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Web design and development articles and tutorials for advent.

Published: Mon, 18 Dec 2017 09:04:41 +0000

Last Build Date: Mon, 18 Dec 2017 09:04:41 +0000


Designing for Mobile Performance

Mon, 18 Dec 2017 12:00:00 +0000

Mustafa Kurtuldu mulls over the topic of performance - both perceived and measured - for users of mobile devices. Of course, in managing to deliver millions of gifts around the world on the night before Christmas perhaps Santa is the real expert in mobile performance. Sponsor: Aquent Gymnasium offers free online courses on web development, design, user experience, and content. Last year, some colleagues at Google ran a research study titled “The Need for Mobile Speed” to find out what the impact of performance and perception of speed had on the way people use the web on their mobile devices. That’s not a trivial distinction; when considering performance, how fast something feels is often more important than how fast it actually is. When dealing with sometimes underpowered mobile devices and slow mobile networks, designing experiences that feel fast is exceptionally important. One of the most startling numbers we found in the study was that 53% of mobile site visits are abandoned if pages take longer than 3 seconds to load. We wanted to find out more, so following on from this study, we conducted research to define what the crucial elements of speed are. We took into consideration the user experience (UX), overall perception of speed, and how differing contexts the user finds themselves in can alter how fast a user thinks something loaded. To understand speed and load times first we must understand that user mobile web behaviour is broken down into three buckets; Intention Location State of mind Let’s look at each of those in turn. Intention Users browse sites on a mobile device for many different reasons. To be able to effectively design a performant user experience for them, it’s important to understand what those reasons might be. When asked to describe their reason for visiting a site, approximately 30% of people asked by the study claimed that they were simply browsing without a particular purpose in mind. Looking deeper, we found that this number increased slightly (34%) for retail sites. 30% said they were just there to find out some information for a future task or action, such as booking a flight. Interestingly, the research shows that users are actually window shopping using their mobile browser. Only 29% actually said they had a specific goal or intent in mind, and this number increases significantly for financial services like banking sites (57%). This goes against a traditionally held view of users wanting to perform simple actions efficiently on their mobile device. Sure, some users are absolutely doing that, but many are just browsing around without a goal in mind, just like they would on a desktop browser. This gives great insight into the user’s intentions. It tells us that users are actively using sites on their mobile, but a large majority do not intend to do anything instantly. There’s no goal they’re under pressure to achieve. If a site’s performance is lousy or janky, this will only reaffirm to the user to that they can hold off on completing a task, so they might just give up. However, if a site is quick to load, sophisticated in expressing its value proposition quickly, and enables the user to perform their actions seamlessly, then turning that “browsing user” into a “buying user” becomes all that much easier. When the user has no goal, there’s more opportunity to convert, and you stand a greater chance of doing that if the performance is good enough so they stick around. Location Obviously, mobile devices by their nature can be used in many different locations. This is an interesting consideration, because it’s not something we traditionally need to take into account designing experiences for static platforms like desktop computers. The in the study, we found that 82% of users browse the web on their mobile phone while in their home. In contrast, only 7% do the same while at work. This might come across as a bit of a shock, but when you look at mobile usage [...]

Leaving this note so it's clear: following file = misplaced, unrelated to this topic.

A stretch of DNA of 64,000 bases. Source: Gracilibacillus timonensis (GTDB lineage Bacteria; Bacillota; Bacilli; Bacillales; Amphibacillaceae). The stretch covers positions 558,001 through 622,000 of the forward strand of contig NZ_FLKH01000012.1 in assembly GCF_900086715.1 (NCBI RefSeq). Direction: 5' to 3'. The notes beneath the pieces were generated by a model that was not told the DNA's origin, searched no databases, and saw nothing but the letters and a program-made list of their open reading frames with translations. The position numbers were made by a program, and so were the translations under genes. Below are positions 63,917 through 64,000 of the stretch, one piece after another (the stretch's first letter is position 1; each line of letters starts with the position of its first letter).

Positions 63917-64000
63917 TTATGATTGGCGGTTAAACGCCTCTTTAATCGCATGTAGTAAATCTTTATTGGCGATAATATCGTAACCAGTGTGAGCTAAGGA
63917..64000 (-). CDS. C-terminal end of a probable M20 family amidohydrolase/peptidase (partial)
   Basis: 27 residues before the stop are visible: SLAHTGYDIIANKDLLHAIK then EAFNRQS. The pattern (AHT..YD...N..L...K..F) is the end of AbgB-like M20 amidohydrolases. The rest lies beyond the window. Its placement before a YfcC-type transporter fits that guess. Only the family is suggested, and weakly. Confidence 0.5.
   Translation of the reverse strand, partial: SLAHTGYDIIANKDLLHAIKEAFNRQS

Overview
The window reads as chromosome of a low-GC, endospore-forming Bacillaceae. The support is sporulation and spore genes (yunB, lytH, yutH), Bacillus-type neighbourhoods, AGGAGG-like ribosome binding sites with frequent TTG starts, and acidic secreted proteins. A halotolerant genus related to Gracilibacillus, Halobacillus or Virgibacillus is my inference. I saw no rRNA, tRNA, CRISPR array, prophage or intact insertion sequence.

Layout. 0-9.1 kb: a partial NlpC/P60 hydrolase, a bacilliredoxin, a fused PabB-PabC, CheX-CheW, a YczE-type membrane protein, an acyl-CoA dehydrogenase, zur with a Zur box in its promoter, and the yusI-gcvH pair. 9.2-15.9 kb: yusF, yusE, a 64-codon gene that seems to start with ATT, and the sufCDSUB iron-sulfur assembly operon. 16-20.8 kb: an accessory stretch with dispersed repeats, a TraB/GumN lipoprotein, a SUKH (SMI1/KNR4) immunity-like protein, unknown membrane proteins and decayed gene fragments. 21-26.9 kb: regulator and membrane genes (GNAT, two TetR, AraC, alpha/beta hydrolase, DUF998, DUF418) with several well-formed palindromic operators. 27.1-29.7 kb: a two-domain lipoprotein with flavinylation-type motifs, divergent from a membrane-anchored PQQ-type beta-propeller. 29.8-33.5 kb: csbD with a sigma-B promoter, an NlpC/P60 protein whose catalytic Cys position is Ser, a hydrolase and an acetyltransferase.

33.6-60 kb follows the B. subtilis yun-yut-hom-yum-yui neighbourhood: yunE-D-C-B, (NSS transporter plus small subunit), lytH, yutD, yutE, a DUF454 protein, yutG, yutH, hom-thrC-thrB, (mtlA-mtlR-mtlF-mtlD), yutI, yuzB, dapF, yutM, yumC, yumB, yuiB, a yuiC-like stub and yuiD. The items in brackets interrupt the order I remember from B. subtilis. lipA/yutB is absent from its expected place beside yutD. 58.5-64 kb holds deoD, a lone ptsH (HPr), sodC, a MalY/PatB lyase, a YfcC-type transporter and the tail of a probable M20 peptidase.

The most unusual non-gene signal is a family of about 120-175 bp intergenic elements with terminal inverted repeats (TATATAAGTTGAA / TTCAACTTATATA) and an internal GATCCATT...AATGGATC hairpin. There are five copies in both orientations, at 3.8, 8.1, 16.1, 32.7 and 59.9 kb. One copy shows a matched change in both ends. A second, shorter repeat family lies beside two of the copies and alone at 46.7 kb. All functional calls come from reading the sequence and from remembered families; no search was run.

Feeding the Audio Graph

Fri, 01 Dec 2017 12:00:00 +0000

Ben Foxall dives deep into the Web Audio API to serve up such well known Christmas hits as I’m Dreaming Of A White Noise Generator, and All I Want For Christmas Is 440Hz. Get ready to dance around your browser this season, because it certainly won’t be a silent night. Brought to you by The CSS Layout Workshop. Does developing layouts with CSS seem like hard work? How much time could you save without all the trial and error? Are you ready to really learn CSS layout? In 2004, I was given an iPod. I count this as one of the most intuitive pieces of technology I’ve ever owned. It wasn’t because of the the snazzy (colour!) menus or circular touchpad. I loved how smoothly it fitted into my life. I could plug in my headphones and listen to music while I was walking around town. Then when I got home, I could plug it into an amplifier and carry on listening there. There was no faff. It didn’t matter if I could find my favourite mix tape, or if my WiFi was flakey - it was all just there. Nowadays, when I’m trying to pair my phone with some Bluetooth speakers, or can’t find my USB-to-headphone jack, or even access any music because I don’t have cellular reception; I really miss this simplicity. The Web Audio API I think the Web Audio API feels kind of like my iPod did. It’s different from most browser APIs - rather than throwing around data, or updating DOM elements - you plug together a graph of audio nodes, which the browser uses to generate, process, and play sounds. The thing I like about it is that you can totally plug it into whatever you want, and it’ll mostly just work. So, let’s get started. First of all we want an audio source.